“I’m looking at the variation in experiences to figure out what components correlate with a productive student teaching experience,” Reininger explains. Her findings are expected to shed light on several concerns of the teacher labor market, including how student teaching influences whether an individual becomes a classroom teacher and how to retain good candidates for the teaching profession.

Principal labor markets
During a recession, education labor markets are less responsive to economic fluctuations than other types of labor markets, according to Reininger.During a recession, education labor markets are less responsive to economic fluctuations than other types of labor markets, according to Reininger.
PHOTO BY ANDREW CAMPBELL

Traditionally, research has focused on the teacher labor market, but the school principal labor market is drawing increasing attention. “The teacher labor market is greatly influenced by the principal labor market,” Reininger says. “For example, good leadership has been shown to be a strong determinant in whether teachers leave or stay in a particular school, so understanding what goes into hiring good principals could have a big impact on teacher retention.”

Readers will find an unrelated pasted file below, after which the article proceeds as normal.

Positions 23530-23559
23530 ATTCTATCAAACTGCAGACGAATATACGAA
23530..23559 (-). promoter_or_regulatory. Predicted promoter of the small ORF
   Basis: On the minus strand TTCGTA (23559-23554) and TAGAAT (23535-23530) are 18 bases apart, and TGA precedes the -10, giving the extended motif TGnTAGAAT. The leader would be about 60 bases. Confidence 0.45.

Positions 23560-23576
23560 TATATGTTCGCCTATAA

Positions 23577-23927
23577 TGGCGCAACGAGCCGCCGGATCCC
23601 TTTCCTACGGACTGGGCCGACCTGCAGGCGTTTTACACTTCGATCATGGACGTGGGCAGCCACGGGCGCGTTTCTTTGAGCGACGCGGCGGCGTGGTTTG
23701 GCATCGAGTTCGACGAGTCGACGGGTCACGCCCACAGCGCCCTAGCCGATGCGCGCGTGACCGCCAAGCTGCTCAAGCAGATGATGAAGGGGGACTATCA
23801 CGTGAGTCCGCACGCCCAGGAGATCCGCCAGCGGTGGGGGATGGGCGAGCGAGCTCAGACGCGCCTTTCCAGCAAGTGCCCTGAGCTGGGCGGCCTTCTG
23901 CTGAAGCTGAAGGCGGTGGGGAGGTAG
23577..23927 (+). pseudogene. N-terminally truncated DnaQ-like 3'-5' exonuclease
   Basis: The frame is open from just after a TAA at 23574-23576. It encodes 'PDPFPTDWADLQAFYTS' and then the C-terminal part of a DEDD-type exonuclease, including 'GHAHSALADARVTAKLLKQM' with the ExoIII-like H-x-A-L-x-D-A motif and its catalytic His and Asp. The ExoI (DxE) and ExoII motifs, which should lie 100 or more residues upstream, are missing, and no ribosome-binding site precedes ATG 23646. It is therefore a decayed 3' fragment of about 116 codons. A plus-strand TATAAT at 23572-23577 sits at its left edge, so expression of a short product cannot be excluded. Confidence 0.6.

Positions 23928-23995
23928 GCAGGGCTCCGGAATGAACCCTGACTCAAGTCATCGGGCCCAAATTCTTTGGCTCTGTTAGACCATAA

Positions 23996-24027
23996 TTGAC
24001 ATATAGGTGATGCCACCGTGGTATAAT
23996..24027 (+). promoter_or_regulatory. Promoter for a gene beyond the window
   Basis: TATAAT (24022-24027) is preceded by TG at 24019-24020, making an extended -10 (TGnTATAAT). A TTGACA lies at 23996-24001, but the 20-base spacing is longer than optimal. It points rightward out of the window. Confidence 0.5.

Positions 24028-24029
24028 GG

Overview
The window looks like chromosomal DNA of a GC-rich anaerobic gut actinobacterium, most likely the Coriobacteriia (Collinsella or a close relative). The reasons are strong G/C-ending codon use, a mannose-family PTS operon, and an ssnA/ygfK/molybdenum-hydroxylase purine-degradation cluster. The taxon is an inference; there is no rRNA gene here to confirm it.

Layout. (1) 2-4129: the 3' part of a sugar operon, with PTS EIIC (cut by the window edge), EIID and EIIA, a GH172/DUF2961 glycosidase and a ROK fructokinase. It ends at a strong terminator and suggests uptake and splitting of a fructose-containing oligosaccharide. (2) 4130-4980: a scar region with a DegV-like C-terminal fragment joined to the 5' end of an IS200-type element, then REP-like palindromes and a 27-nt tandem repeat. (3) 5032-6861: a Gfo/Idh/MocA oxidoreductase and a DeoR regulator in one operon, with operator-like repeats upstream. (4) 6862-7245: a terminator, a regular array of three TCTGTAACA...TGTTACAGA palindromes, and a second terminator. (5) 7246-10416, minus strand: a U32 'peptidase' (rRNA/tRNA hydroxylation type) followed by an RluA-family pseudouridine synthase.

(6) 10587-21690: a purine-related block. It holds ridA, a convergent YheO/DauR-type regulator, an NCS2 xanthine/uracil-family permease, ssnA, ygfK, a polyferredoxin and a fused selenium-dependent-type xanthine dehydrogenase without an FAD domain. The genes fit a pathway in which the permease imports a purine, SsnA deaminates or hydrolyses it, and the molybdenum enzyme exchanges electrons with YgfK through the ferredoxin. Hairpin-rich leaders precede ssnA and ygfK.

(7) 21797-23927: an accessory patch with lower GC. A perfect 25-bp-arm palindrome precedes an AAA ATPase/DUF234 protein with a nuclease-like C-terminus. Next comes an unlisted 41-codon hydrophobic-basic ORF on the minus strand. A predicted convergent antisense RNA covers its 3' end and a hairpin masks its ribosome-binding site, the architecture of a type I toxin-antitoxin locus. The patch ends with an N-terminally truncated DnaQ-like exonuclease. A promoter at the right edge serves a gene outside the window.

A new research study, under the direction of Reininger and SESP professor James Spillane, will track all newly hired principals in the Chicago Public Schools for three years, beginning this fall. Funded by the Spencer Foundation, the project will look at a host of issues, including how schools recruit principals, what they look for in hiring, who is attracted to the field and what the career path is for this leadership position.

“We’ll track the individual principals to get a sense of how they experience the job and how they’re socialized into the occupation, the school system and the particular school organization,” says Spillane, the Olin Professor in Learning and Organizational Change. “Retaining people is a big issue, and those first few years are more than likely critical to the formation of the person’s identity as a school principal. We’ll be looking at how new principals’ identities and practice evolve over their early years on the job.”